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Mommy and Daddy Are Talking
Thanks to the never-complaining, never-tired efforts of one Zane Barrett Dixon, the apartment was only a mess when he had finals. As the graveyard-shifting girlfriend, Celesse Vandenberghe could only contributed to the mostly nonexistment mess. On good days, usually ones that included a guaranteed night off, she did laundry, dishes, and windows, all the things that Zane hated. It was as close to marriage as he was going to get from her for the time being.
She finished folding the spare sheets and set them on top of the pile that belonged in the hall closet. It had been a quiet day, just like the last two days before it. The days were always quiet when Jeremy went missing. However, that was only because Wes exhausted himself working every hour of daylight. It was the evenings that were insane and frightening. The thought made her feel guilty, but Celesse had
Possibly No Next Time
It wasn't the first time that he had owed someone money. Although even Jeremy Barr himself would admit to having a sense of somewhat twisted honor, it was still a sense of honor. He didn't borrow money from anyone who he might want to call a friend the next day.
Obviously, Wes didn't count, as Wes didn't so much lend Jeremy money as nail it to his hand. It burned like physical contact with half-finished blown glass, so he avoided it whenever possible. Wes earned his money by busting his anatomy building houses and fixing them. Jeremy bussed tables or washed dishes wherever anyone would take him.
There was no comparison.
All this mental self-examination served only one purpose: to distract himself from the fact that this time, he owed too large an amount of money to the wrong people. The game had seemed a sure thing off and on, although nearer the end, it had been much more off than on. A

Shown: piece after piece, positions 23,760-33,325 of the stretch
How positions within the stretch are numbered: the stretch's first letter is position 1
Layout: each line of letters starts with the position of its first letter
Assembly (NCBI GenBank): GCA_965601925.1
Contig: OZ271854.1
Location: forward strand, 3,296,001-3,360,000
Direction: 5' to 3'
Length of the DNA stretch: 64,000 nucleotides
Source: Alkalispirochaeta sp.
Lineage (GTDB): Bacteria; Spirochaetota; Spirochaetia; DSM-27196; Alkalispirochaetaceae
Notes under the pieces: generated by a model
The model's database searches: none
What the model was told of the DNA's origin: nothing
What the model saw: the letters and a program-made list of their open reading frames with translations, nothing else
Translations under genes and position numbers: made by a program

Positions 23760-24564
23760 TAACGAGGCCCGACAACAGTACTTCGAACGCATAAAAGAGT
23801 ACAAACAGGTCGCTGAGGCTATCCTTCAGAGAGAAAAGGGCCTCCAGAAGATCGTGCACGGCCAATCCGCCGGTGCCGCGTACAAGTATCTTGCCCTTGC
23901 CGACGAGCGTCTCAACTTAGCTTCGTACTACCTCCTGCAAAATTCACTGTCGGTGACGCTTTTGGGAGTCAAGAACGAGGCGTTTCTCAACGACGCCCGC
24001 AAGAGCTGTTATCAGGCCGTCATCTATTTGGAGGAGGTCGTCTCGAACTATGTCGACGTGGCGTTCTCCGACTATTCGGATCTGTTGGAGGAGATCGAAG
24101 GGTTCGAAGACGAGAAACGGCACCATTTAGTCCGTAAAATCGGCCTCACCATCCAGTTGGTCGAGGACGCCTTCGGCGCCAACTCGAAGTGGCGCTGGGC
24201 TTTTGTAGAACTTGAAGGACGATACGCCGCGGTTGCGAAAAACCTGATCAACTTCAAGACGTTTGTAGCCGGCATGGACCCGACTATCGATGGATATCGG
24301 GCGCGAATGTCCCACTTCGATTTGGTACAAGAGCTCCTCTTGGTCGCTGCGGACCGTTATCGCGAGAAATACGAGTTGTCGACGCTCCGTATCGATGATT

Not Even A Bandaid
Hailstones slapped the roof and sides of the car with sounds that would put a History major in mind of archaic stonings. Wesley Branning had dropped out of school before he could learn to understand the word 'major' in that context, but he had seen the Passion of the Christ by accident once. The thought added a morbid nausea to his already bubbling emotions.
He tugged on the seatbelt so that he could lean against the car door, then scratched his head with the hand that wasn't gripping the seatbelt. "Turn off the radio," he grumbled, audibly irritated. His head really itched. Even with one side of his face pressed against the icy window, he could hear his nails digging among skin and hair over the sounds of the insane precipitation outside.
Jeremy Barr, Wes's best friend since the tender and mutual age of what they generally agreed had been 'zero', maintained an unhealthy grip on the steering wheel and did
Teenage TaoismGiving birth is the closest I’d ever felt to dying.
Before that, my near death experiences had consisted only of my silent announcement of pregnancy—silent, being that my social media accounts were all deleted almost simultaneously and I never returned to school in the fall, saying without really saying that I had caught the malicious disease of “teenage pregnancy”. I’m sure the whisper spread in the hallways like the Bubonic Plague. That September, sitting at home on what would have been the first day of my senior year, I imagined friends I’d never talk to again saying “she was only seventeen, and so full of life!” at my absence in the cafeteria tables, as if they were attending my funeral instead of talking about me behind my back.
"Full of life," I had snorted then, folding a never ending stream of what had once been my own baby clothes. "Literally."
I walked around like a zombie for the months of my pregnancy, deciding t
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